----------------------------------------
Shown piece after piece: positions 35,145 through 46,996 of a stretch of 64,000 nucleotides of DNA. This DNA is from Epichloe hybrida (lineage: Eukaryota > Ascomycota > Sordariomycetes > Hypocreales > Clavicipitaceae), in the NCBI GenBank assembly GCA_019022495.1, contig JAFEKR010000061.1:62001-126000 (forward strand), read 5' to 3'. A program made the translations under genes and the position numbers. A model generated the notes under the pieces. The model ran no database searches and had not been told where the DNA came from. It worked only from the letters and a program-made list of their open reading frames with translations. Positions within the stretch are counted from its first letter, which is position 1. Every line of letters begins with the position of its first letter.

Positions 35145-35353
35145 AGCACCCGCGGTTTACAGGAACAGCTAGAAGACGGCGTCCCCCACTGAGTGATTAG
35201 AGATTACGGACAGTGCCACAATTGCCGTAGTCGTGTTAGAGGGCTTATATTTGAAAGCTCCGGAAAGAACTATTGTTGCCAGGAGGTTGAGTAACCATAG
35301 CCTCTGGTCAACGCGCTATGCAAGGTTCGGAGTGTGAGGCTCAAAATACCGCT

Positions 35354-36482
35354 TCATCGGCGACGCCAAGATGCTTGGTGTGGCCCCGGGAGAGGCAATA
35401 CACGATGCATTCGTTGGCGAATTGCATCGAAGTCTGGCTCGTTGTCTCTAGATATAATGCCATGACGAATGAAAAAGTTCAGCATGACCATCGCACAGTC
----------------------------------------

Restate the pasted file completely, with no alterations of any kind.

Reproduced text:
Shown piece after piece: positions 35,145 through 46,996 of a stretch of 64,000 nucleotides of DNA. This DNA is from Epichloe hybrida (lineage: Eukaryota > Ascomycota > Sordariomycetes > Hypocreales > Clavicipitaceae), in the NCBI GenBank assembly GCA_019022495.1, contig JAFEKR010000061.1:62001-126000 (forward strand), read 5' to 3'. A program made the translations under genes and the position numbers. A model generated the notes under the pieces. The model ran no database searches and had not been told where the DNA came from. It worked only from the letters and a program-made list of their open reading frames with translations. Positions within the stretch are counted from its first letter, which is position 1. Every line of letters begins with the position of its first letter.

Positions 35145-35353
35145 AGCACCCGCGGTTTACAGGAACAGCTAGAAGACGGCGTCCCCCACTGAGTGATTAG
35201 AGATTACGGACAGTGCCACAATTGCCGTAGTCGTGTTAGAGGGCTTATATTTGAAAGCTCCGGAAAGAACTATTGTTGCCAGGAGGTTGAGTAACCATAG
35301 CCTCTGGTCAACGCGCTATGCAAGGTTCGGAGTGTGAGGCTCAAAATACCGCT

Positions 35354-36482
35354 TCATCGGCGACGCCAAGATGCTTGGTGTGGCCCCGGGAGAGGCAATA
35401 CACGATGCATTCGTTGGCGAATTGCATCGAAGTCTGGCTCGTTGTCTCTAGATATAATGCCATGACGAATGAAAAAGTTCAGCATGACCATCGCACAGTC